Subject:  Caterpillar ID?
Geographic location of the bug:  Occoquan National Wildlife Refuge, Occoquan, Virginia
Date: 09/08/2018
Time: 05:50 PM EDT
Your letter to the bugman:  Hi Daniel,
I observed (and guarded) this Caterpillar crossing the road, and I can’t seem to find a reference with anything even close. Perhaps you can help? Thanks in Advance.
How you want your letter signed:  Seth

Yellow Necked Caterpillar

Dear Seth,
Based on this BugGuide image, we are confident this is a Yellow Necked Caterpillar,
Datana ministra.  According to BugGuide:  “Early instars feed gregariously and skeletonize leaves.  The larvae feed on Malus, Quercus, Betula and Salix species. Young larvae skeletonise the leaves of their host plant. Later, they feed on all of the leaf except the leaf stalk. They feed in groups.”

What's That Bug? does not endorse extermination

Subject:  Black and white bug
Geographic location of the bug:  Bradford, Ontario, Canada
Date: 09/07/2018
Time: 11:07 AM EDT
Your letter to the bugman:  Trying to figure out what this bug is that I found outside my work.
How you want your letter signed:  Rachel

Phantom Crane Fly

Dear Rachel,
This distinctive insect is a Phantom Crane Fly.  According to BugGuide the habitat is:  “Swamps and similar wetlands.”

Subject:  Blister Beetle?
Geographic location of the bug:  Potholes State Park, Grant County, WA
Date: 09/06/2018
Time: 09:21 PM EDT
Your letter to the bugman:  Spotted several unusual beetles on vegetation in the process of conducting a cultural resource technical visit.  While not an entymologist, some google research suggests that the beetles are Lytta magister (also known as the desert blister beetle or master blister beetle). If so, they seem a little out of their defined range and season; as they are reportedly out in the spring. I see that someone in WA came across one in 2011
Invasive species? Climate change?
How you want your letter signed:  Mr.? not sure what is meant by this question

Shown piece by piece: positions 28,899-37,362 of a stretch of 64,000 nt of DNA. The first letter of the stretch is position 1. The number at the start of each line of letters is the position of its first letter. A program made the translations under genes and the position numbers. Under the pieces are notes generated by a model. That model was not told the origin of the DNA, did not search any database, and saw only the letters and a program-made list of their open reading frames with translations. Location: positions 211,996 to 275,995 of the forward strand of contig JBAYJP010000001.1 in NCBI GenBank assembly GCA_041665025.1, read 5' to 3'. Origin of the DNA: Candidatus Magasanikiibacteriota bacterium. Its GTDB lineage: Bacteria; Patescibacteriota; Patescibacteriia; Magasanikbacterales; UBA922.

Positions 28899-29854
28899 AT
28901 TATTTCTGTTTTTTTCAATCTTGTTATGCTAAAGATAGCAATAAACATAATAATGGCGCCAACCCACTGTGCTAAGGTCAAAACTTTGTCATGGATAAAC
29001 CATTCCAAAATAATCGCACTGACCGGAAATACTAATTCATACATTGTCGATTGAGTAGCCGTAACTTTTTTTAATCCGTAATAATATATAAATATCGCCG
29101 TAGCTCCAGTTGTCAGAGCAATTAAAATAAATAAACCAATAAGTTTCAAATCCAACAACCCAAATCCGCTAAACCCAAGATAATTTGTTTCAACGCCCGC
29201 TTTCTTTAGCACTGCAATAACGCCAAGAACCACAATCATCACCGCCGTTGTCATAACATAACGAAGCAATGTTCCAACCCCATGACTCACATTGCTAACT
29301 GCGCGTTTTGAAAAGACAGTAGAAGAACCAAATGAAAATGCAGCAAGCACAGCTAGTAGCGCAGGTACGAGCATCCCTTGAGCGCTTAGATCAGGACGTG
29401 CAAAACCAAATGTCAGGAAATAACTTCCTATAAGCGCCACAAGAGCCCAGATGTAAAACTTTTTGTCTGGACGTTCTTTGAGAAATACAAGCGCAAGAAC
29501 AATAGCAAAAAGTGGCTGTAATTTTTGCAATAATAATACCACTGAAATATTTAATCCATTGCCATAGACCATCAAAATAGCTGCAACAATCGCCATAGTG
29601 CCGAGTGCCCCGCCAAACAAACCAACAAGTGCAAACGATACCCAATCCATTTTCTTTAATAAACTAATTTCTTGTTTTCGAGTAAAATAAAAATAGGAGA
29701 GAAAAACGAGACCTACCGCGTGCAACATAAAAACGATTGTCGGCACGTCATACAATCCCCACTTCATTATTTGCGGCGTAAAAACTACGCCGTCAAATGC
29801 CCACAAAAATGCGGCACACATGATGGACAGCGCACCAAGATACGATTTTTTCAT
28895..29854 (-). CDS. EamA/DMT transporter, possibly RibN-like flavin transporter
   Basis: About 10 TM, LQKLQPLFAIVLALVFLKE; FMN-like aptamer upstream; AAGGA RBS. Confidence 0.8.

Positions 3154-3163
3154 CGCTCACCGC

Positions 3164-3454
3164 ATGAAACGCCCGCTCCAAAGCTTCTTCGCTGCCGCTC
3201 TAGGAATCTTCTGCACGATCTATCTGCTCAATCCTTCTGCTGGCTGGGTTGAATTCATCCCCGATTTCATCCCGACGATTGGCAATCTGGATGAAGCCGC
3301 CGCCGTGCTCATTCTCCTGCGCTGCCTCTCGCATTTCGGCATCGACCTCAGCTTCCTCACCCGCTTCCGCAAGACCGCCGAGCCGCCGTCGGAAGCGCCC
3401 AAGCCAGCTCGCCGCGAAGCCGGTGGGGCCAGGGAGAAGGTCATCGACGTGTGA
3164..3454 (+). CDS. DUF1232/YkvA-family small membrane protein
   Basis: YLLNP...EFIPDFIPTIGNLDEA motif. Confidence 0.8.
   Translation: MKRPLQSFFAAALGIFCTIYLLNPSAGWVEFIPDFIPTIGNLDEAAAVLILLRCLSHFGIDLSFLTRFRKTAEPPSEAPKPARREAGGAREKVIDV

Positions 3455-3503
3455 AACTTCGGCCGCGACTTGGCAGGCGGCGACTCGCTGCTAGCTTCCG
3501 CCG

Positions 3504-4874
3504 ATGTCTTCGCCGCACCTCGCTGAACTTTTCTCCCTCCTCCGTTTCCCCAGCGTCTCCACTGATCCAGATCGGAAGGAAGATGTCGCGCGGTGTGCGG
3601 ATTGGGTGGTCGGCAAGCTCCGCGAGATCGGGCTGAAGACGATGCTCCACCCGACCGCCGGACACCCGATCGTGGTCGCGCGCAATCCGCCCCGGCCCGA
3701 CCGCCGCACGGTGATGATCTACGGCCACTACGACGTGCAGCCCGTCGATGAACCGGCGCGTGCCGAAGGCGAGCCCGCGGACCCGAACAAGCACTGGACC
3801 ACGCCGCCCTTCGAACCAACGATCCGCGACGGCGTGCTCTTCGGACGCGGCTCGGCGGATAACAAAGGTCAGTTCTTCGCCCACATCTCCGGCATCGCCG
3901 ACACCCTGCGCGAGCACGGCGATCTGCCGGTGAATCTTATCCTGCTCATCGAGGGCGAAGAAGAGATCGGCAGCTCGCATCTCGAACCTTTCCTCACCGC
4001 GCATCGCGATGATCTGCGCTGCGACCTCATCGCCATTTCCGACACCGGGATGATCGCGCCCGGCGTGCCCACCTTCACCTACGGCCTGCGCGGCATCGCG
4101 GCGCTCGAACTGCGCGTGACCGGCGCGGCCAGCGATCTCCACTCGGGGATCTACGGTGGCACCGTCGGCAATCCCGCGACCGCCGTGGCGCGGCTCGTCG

Lytta vulnerata mating

Dear Mr,
We would have also concluded that these appear to be Master Blister Beetles, but additional research on BugGuide led to images of the closely related
Lytta vulnerata which is reported from Washington.  We cannot distinguish any appreciable differences in their appearance, so we are basing the identification solely on the reported range of the species.  That research also led us to a sighting on our own site that should also be corrected.

What's That Bug? does not endorse extermination

Subject:  jewel beetle?
Geographic location of the bug:  San Jose del Cabo, BCS, Mexico
Date: 09/06/2018
Time: 05:09 PM EDT
Your letter to the bugman:  Can you please identify this beetle? It’s about 1.5 inches long
Thank you
How you want your letter signed:  Mike Hubbard

Ruby Click Beetle

Dear Mike,
While this is NOT a Jewel Beetle in the family Buprestidae, it is a beetle with a jewel mentioned in its common name.  It is a Ruby Click Beetle,
Chalcolepidius rubripennis.  The Ruby Click Beetle is well represented on iNaturalist

Ruby Click Beetle

Subject:  Moth
Geographic location of the bug:  Durbanville Hills, South Africa
Date: 09/08/2018
Time: 06:53 AM EDT
Your letter to the bugman:  Good day. I came across this beautiful moth at a wedding venue yesterday. About 3cm in length (rough estimate). Any idea how to identify it?
How you want your letter signed:  Francois

I managed to ID it myself after submitting. It is “Diaphone eumela”, the Cherry Spot.

Cherry Spot

Dear Francois,
Thank you for submitting your image of the lovely Cherry Spot, for identifying it and for writing back to us with your identification.  The species is well represented on African Moths

Subject:  Unknown bug in Africa, Namibia
Geographic location of the bug:  Impalila Island, Namibia  Coordinates: -17.7747615 25.1709266
Date: 09/06/2018
Time: 07:44 AM EDT
Your letter to the bugman:  Can you identify this insect.  I have searched for many hours and could not find a match on the web.   See the photo.
It was photographed at this location:°46’29.1″S+25°10’15.3″E/@-17.7745962,25.1703406,19z/
How you want your letter signed:  Robert Zinn

Welwitschia Bugs Mating

Dear Robert,
These are mating Red Bugs in the family Pyrrhocoridae and we identified them as Welwitschia Bugs,
Probergrothius angolensis, thanks to FlickR Hiveminer and Stanford EDU.  The species is also pictured on iNaturalist.

It appears that this bug should really identified as Probergrothius sexpunctatus on your website.  It is commonly misidentified as Probergrothius angolensis.
I base this on the content of the Naturalist site link you provided and the Similar Species tab on that page.  You may want to correct your website entry.
Thank you for your time in identifying the bug.
-Robert Zinn

Thanks for catching that Robert.  We will also link to the iNaturalist page.  We try our best to be as accurate as possible, and with DNA analysis becoming the latest tool for scientists to use in separating species, many changes are occurring in taxonomic classification.  We have no entomological background, so many postings on our site likely contain identification errors.  At least we had the genus correct and we were able to steer you in the direction of the identification you requested.